Speaking in bones
This was a rather disappointing book. It features Dr Temperance Brennan, who, like the author, is a forensic anthropologist, trying to assist in the solving of crimes through the examination of human remains, especially bones.
It started off quite well, and introduced me to several things that I didn’t know — that there were such things as websleuths, amateur detectives who use information from the Internet to try to match unidentified dead bodies with reports of missing persons. It sounds like quite a good idea, until you discover that there is also a great deal of rivalry and sometimes hostility among them. But that kind of thing appeals to the family historian in me, because a lot of family history is in effect looking for missing persons.
Colin Darlington Rogers once wrote a book on Tracing missing persons and found that most of the readers were actually genealogists and family historians, so he wrote another book called The Family Tree Detective which was a pretty good how-to book for its time (pre-Internet), in England and Wales, and has followed it up with several more.
So I was thinking that this might be an interesting missing person’s mystery, but then it seemed to fall apart as I read further. The first thing that struck me as strange was that the author seemed to be enjoying commercial sponsorship. I kept wondering about that, when the protagonist didn’t just make calls on her cell/mobile phone, but we were told specifically that it was an iPhone. And when she was searching the Internet for websleuths, she opened her Macbook to do so. And her mother didn’t just go on a computer course, it was an Apple computer course. So I was wondering if she was getting paid for each mention of the brand name.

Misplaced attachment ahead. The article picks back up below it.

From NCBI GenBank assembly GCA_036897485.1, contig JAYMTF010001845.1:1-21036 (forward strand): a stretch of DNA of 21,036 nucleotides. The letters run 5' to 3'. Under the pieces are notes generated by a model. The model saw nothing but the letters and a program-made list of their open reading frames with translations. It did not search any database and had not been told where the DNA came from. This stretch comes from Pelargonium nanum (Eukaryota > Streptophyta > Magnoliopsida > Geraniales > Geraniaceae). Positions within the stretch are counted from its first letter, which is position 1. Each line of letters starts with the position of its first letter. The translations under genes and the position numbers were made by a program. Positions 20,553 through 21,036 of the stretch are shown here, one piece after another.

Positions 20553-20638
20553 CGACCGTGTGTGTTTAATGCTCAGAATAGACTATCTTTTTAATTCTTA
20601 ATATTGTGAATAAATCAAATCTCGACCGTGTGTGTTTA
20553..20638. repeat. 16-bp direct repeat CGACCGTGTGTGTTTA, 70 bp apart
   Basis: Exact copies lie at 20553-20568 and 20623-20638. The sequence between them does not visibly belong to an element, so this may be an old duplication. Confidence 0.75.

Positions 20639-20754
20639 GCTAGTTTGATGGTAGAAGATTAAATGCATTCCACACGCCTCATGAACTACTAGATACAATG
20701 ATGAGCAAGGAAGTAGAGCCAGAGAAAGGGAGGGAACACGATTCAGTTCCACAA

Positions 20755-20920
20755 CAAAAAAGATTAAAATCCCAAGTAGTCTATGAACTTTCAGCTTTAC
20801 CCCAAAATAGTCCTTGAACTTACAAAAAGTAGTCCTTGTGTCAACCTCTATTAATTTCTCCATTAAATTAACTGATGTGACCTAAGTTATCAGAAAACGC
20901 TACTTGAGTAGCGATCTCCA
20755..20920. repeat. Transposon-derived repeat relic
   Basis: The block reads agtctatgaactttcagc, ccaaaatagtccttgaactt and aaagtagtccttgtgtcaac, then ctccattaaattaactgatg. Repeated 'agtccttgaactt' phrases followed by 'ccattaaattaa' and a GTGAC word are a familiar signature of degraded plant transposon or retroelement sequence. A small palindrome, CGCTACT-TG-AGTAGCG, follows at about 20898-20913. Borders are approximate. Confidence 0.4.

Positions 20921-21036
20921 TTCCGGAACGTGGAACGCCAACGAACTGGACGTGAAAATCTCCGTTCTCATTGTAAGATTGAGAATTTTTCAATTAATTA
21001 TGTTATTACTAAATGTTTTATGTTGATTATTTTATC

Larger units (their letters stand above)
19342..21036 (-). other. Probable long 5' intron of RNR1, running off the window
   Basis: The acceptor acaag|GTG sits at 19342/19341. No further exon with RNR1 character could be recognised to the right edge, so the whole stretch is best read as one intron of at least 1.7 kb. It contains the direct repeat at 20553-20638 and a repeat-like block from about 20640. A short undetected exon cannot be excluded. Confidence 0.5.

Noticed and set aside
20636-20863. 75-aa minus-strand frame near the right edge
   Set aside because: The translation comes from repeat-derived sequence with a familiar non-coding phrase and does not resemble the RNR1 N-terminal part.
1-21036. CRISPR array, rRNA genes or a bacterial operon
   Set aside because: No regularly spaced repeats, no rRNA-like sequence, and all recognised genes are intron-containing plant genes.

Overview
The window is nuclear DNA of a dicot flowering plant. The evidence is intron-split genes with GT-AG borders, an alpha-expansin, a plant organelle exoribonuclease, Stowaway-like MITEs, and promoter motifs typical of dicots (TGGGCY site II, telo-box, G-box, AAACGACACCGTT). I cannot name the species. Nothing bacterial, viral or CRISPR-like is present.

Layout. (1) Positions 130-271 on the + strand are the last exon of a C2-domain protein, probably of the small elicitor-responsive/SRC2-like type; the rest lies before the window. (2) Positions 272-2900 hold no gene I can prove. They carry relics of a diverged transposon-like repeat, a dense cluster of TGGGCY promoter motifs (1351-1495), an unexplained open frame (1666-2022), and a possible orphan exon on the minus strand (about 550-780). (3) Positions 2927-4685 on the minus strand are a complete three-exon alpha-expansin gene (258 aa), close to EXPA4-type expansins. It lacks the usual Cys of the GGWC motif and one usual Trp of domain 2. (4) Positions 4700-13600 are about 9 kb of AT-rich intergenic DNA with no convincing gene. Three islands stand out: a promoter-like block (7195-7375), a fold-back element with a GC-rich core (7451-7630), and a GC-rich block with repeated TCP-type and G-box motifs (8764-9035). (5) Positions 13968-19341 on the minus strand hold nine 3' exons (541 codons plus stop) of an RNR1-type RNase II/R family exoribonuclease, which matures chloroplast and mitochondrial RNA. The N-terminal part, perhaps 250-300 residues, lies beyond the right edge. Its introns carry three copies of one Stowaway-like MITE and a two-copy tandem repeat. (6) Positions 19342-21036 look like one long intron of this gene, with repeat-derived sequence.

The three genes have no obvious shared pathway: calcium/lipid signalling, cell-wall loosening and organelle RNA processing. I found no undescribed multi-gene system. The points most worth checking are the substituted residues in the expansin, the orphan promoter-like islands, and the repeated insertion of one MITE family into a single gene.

That was slightly irritating. But it was also annoying when the author tried to end every chapter with a cliff-hanger, and when you read the next chapter the “cliff” turned out to be nother more than a nine-inch wall. One was led to expect dire and perilous happenings that turned out to be quite banal.
And then quite a lot of the plot turned on the beliefs of a weird religious sect that majored on exorcism. Now there are lots of weird religious sects out there that do very strange stuff, like spraying people with insecticide and getting them to drink rat poison. But the one in the book seemed inauthentically weird. It struck me that that is one of the problems of using the web for research. It is great for verifying information when you have a framework of knowledge to put it into, but if you try to research from scratch without knowing what you are looking for, but can get seriously led up the garden path. And while there is a considerable difference between social anthropology and physical anthropology, reading a book by a social anthropologist, like Demons and the devil by Charles Stewart might have been a better preparation.
So yes, it was disappointing in the end.